Wednesday, February 16, 2011

How to Deal with all that Homework (For Parents)

Is your child overwhelmed with homework? If so, I bet you are too! I teach fourth grade, and some parents have let me know that homework is a daily torment. Here are some tips on what to do when you feel like homework is a chore that is getting out of control.



Do assigned written homework that is due tomorrow first.
To prepare to do homework, take out all the materials you'll need. Read the assignment sheet or notebook to see what subjects your child has homework in. Help your child take out books, notes, worksheets, paper, pencils, and erasers.

Time how long you work on one assignment.
In elementary schools, many teachers assign around an hour of homework. This varies by grade level. Ask your child's teacher about how long she expects homework to take for the average child in her class.

Divide and Conquer.
Divide the amount of time your child should be spending on homework by the number of assignments he or she has.
For example, assuming homework is supposed to take 40 to 45 minutes:
a. If there is homework in 1 subject, spend 20 minutes working. Take a 5-10 minute break. Then spend another 20 minutes working.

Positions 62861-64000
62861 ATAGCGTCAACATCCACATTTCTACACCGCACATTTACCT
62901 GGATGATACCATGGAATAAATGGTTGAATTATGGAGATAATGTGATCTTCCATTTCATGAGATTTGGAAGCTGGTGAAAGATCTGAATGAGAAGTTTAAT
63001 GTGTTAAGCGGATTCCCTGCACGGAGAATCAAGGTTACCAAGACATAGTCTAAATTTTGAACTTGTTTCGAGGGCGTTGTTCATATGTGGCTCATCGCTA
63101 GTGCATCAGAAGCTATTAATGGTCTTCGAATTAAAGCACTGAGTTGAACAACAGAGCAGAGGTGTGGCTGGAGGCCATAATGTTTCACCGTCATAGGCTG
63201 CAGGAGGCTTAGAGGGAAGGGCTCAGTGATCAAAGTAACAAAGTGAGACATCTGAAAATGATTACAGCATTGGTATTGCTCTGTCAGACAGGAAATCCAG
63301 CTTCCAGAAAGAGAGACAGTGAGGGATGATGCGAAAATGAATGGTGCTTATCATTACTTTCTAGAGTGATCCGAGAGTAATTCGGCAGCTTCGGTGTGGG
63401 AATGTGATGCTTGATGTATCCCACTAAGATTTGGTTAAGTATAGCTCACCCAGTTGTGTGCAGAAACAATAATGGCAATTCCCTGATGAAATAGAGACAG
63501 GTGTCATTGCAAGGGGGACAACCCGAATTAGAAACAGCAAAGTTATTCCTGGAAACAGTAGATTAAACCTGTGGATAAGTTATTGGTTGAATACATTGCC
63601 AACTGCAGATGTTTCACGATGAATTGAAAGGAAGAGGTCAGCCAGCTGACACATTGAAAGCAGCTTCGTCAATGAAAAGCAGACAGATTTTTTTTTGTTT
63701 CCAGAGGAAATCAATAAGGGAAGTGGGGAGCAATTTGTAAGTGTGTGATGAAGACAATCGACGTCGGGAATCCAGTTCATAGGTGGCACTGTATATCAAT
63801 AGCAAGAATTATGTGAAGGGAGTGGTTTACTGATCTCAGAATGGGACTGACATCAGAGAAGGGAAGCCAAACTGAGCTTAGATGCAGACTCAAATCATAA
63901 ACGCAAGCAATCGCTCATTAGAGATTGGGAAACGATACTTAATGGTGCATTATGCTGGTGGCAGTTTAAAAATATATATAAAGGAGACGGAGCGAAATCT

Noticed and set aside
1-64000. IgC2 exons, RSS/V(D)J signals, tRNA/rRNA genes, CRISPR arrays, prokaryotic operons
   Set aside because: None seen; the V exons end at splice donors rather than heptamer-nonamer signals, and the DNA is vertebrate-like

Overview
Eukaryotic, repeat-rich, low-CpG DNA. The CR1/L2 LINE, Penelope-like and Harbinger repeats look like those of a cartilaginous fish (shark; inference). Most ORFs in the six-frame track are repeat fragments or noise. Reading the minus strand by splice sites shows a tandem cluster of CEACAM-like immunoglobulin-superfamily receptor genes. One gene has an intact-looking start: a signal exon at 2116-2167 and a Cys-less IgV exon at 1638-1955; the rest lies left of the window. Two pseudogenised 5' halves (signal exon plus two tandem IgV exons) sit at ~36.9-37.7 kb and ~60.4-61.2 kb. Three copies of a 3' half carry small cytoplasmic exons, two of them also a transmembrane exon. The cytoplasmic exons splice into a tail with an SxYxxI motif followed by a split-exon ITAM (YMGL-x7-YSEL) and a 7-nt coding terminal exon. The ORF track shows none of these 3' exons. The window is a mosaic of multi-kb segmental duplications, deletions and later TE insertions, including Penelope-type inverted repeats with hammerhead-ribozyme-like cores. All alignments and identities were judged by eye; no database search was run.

b. If there is homework in 2 subjects, spend 20 minutes working. Take a 5-10 minute break. Then spend 20 minutes working on the other subject.
c. If there is homework in 3 subjects, spend 15 minutes working. Take a 5-10 minute break. Then spend 15 minutes working on the second subject. Take another 5-10 minute break. Spend 15 minutes working on the third subject.
Work.
During the 20 minute work period, encourage your child to stay sitting and focus on reading directions and writing responses. No TV or side conversations are allowed during this time.

Take a Break.
After 20 minutes of sustained work, let your child relax however he or she prefers or move around during breaks. This is the time to get a tissue, water, snack, or chit chat.

Make Note.
Write a note on homework if it takes much longer than the expected amount of time. Your child's teacher might not realize how long homework takes for your child.

Study After Doing Written Homework.
After the 40 to 45 minutes of written homework, see if there are tests to help your child study for. Use the notes and books to help.

Read After Studying.
If there is not test coming up to study for, most schools expect children to read for 10 to 20 minutes every day after homework is finished. Ask your child's teacher what the expectations are for his or her grade level.

Review Corrected Work.
After reading, look over old assignments with an adult. Write questions together for your child's teacher to help with.

Catch up on Class Work.
If your child is missing work due to absence, ask if it can be made up over the weekend.

Celebrate Accomplishments!
If you stick to this new routine and it works, plan a special treat as a reward.
Good luck!

Final Thoughts:
Your child's teacher may have her own guidelines about how many minutes to spend on homework, time spent reading and studying, and whether homework can be made up on weekends. Ask your child's teacher what her expectations are.
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